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7 April 2020 0 Comments
Posted in Health & Social Care, Opinion

New Guidance on Job Retention Scheme leaves key questions unanswered (again)

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More clarification required from the Government in relation to the eligibility of social care businesses for the Coronavirus Job Retention Scheme (CJRS).

Coronavirus and social care

Eligibility of those in receipt of public funding

Unfortunately, there is no further clarification on whether care providers in receipt of public funding are eligible to claim under the Scheme (see our earlier update here).

If you wish to furlough staff you should consider and document why you think you are eligible under the current guidance (for example because you have a mix of private and public funding) and evidence how your claim is not an abuse of the Scheme (i.e. you won’t receive an unjustified financial windfall).

An example of an unjustified financial windfall could be where the public purse funds 100% of staffing costs, and a provider furloughs staff and recovers an additional 80% of wages in circumstances where they have not utilised the original public funding because staff have been furloughed. The Government will not permit this sort of double recovery.

Is redundancy/lay off a pre-condition of furlough?

Unfortunately, the Government has still not clarified whether redundancy / lay off is precondition of being eligible to furlough under the Scheme. Its guidance is unclear and open to various interpretations.

   The new employer guidance says:

“If you cannot maintain your current workforce because your operations have been severely affected by coronavirus (COVID-19), you can furlough employees…

[The Scheme is] designed to help employers whose operations have been severely affected by coronavirus (COVID-19) to retain their employees and protect the UK economy. However, all employers are eligible to claim under the scheme and the government recognises different businesses will face different impacts from coronavirus.”

There is no express mention of redundancy or lay off, which might suggest that it is not a pre-condition of staff being furloughed, as long as the employer’s operations are “severely affected” by COVID-19. An alternative interpretation is that the stated purpose of the Scheme of helping businesses “retain their employees” indicates the need for a redundancy/lay off situation.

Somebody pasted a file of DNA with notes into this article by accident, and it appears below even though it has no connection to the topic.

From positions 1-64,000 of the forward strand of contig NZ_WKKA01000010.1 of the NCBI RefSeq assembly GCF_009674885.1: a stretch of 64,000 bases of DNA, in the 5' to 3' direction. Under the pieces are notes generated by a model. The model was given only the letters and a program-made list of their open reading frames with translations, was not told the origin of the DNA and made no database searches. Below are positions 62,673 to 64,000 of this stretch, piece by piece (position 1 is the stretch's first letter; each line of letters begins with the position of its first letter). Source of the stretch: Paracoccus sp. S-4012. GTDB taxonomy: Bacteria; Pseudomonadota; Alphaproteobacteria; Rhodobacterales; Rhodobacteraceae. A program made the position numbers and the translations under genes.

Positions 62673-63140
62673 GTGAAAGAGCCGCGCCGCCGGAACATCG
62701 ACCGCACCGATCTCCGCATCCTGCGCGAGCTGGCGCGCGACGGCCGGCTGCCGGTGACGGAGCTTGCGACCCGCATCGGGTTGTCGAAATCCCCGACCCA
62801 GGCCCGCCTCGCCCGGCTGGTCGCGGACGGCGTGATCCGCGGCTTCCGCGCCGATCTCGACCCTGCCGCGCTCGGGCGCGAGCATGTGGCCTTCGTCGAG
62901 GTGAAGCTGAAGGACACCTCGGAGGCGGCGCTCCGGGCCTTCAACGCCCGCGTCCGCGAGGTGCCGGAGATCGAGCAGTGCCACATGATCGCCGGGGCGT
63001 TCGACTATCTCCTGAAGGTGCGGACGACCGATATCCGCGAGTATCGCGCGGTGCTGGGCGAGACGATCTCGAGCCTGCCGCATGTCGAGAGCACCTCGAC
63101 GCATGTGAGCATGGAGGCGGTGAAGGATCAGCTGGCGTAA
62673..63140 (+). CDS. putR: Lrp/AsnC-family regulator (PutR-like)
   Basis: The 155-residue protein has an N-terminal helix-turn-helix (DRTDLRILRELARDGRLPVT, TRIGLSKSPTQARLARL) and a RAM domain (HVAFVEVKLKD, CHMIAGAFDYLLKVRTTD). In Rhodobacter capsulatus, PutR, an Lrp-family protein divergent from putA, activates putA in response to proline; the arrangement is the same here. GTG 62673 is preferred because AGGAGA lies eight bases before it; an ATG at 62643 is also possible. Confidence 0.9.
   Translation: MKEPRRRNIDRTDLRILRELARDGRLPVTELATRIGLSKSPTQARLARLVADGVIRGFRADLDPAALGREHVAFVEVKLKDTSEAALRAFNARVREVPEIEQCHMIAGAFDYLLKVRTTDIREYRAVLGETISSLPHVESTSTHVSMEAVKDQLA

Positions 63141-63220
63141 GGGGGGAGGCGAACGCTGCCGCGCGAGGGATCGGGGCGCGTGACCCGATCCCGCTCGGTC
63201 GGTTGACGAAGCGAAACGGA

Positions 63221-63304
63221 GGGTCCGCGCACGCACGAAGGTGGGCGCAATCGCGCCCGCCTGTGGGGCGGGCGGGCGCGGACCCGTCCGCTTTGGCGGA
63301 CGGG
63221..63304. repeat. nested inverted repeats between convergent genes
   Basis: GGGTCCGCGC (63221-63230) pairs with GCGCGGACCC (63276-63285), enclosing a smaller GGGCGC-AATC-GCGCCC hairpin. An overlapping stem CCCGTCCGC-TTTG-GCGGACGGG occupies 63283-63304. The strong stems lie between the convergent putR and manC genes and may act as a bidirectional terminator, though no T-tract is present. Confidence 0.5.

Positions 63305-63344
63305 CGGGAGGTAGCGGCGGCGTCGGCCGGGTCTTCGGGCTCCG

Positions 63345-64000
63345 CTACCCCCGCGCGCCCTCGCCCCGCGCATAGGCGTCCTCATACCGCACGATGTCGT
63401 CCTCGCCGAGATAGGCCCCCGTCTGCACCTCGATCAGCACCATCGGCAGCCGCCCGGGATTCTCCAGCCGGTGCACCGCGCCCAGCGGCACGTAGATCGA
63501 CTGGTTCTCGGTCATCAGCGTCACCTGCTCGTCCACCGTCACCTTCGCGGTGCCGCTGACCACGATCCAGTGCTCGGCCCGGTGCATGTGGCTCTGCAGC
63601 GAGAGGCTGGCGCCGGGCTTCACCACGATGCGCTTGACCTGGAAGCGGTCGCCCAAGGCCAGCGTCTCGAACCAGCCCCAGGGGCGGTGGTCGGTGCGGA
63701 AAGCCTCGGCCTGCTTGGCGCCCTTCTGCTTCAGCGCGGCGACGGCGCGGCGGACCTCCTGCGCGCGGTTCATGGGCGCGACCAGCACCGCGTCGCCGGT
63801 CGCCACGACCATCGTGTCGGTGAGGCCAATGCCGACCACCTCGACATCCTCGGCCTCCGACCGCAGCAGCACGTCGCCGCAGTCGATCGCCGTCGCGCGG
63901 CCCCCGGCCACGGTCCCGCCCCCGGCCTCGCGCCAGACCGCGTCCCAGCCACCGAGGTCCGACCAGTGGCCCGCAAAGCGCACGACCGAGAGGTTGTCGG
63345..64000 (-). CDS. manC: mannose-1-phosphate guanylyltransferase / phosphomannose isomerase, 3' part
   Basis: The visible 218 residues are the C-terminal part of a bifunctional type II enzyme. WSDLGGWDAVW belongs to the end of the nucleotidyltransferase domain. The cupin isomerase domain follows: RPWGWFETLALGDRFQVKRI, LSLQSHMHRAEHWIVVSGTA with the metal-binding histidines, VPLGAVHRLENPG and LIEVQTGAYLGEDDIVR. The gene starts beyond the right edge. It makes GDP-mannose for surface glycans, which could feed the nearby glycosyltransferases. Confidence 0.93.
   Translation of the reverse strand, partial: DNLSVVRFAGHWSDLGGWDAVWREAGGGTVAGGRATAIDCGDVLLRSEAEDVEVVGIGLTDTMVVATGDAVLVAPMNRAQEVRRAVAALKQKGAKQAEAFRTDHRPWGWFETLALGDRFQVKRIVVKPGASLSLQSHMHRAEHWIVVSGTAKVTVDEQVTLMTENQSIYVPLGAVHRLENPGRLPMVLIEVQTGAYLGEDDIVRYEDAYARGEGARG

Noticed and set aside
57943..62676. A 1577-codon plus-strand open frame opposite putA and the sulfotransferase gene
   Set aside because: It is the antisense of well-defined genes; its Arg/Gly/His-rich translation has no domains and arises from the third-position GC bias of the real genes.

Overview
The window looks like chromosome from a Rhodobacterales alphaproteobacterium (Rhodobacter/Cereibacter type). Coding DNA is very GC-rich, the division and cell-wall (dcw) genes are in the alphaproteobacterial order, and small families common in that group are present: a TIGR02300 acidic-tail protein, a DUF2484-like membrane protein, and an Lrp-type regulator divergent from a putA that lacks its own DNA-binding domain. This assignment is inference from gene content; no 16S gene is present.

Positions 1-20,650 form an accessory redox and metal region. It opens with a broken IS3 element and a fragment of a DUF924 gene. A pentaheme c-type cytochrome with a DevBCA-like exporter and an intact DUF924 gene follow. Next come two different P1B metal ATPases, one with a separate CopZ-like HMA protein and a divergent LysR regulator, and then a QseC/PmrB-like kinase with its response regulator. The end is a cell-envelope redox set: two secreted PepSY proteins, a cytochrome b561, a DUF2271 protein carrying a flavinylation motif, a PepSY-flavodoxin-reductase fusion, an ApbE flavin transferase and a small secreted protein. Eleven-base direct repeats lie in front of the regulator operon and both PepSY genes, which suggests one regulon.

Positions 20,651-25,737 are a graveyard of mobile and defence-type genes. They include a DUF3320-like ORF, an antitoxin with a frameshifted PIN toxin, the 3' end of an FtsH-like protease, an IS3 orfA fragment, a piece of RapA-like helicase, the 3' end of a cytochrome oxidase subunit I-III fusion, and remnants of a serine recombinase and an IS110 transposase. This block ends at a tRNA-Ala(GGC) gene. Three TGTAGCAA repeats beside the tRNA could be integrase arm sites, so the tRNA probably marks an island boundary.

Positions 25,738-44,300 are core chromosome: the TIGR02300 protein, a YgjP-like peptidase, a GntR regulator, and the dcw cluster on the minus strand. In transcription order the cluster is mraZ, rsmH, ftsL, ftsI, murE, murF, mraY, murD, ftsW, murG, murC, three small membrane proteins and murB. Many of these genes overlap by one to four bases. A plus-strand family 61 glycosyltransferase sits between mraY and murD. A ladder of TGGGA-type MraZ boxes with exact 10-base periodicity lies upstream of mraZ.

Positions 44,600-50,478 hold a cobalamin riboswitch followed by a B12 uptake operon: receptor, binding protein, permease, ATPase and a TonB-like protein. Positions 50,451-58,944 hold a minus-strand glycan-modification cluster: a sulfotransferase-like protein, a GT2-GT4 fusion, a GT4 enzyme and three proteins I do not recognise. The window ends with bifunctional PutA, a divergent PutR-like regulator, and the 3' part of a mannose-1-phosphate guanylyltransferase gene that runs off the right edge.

The government’s www.businesssupport.gov.uk site refers to “those that would otherwise have been laid off” and states that the purpose of the Scheme is to “safeguard workers from being redundant”.

   The new employee guidance says:

“If you and your employer both agree, your employer might be able to keep you on the payroll if they’re unable to operate or have no work for you to do because of coronavirus (COVID-19). This is known as being ‘on furlough’.”

   The new guidance for shielding employees says:

“You can claim for furloughed employees who are shielding in line with public health guidance (or need to stay home with someone who is shielding) if they are unable to work from home and you would otherwise have to make them redundant”.

This appears to represent a notable departure from the earlier guidance which simply said that shielding employees could be furloughed. If redundancy is a requirement, this would prevent most employees who have been advised to shield but who also carry out frontline care roles from being eligible under the Scheme. Few providers have a reduced requirement for care staff; the opposite is true.

Ultimately, the position is currently unclear and we will have to wait for more detailed guidance and legislation. This is unfortunate because the uncertainty is thwarting your ability to take proactive steps to manage your workforce with confidence.

Alternative employment –  a recruitment lifeline?

The new guidance confirms that employees can start a new job when furloughed (subject to the terms of their employment contract) without it affecting their entitlement to 80% of pay under the Scheme. This was not prohibited under the previous guidance but has now been confirmed.

This provides a significant opportunity for you to boost staffing numbers to tackle Covid-19 from sectors such as retail, hospitality, leisure, logistics and transport where high numbers of staff have been furloughed.

Furloughed staff cannot do any work for you or another “linked or associated” company.

Notification in writing

You must notify employees of their furlough status in writing and keep a record of the written notification for 5 years. If you need help with letters furloughing staff, please get in touch.

Please do get in touch to discuss HR and employment law issues arising from the coronavirus pandemic contact James Sage, Partner, Employment Law and Health & Social Care:

07508 297 597     Email usjames.sage@roydswithyking.com

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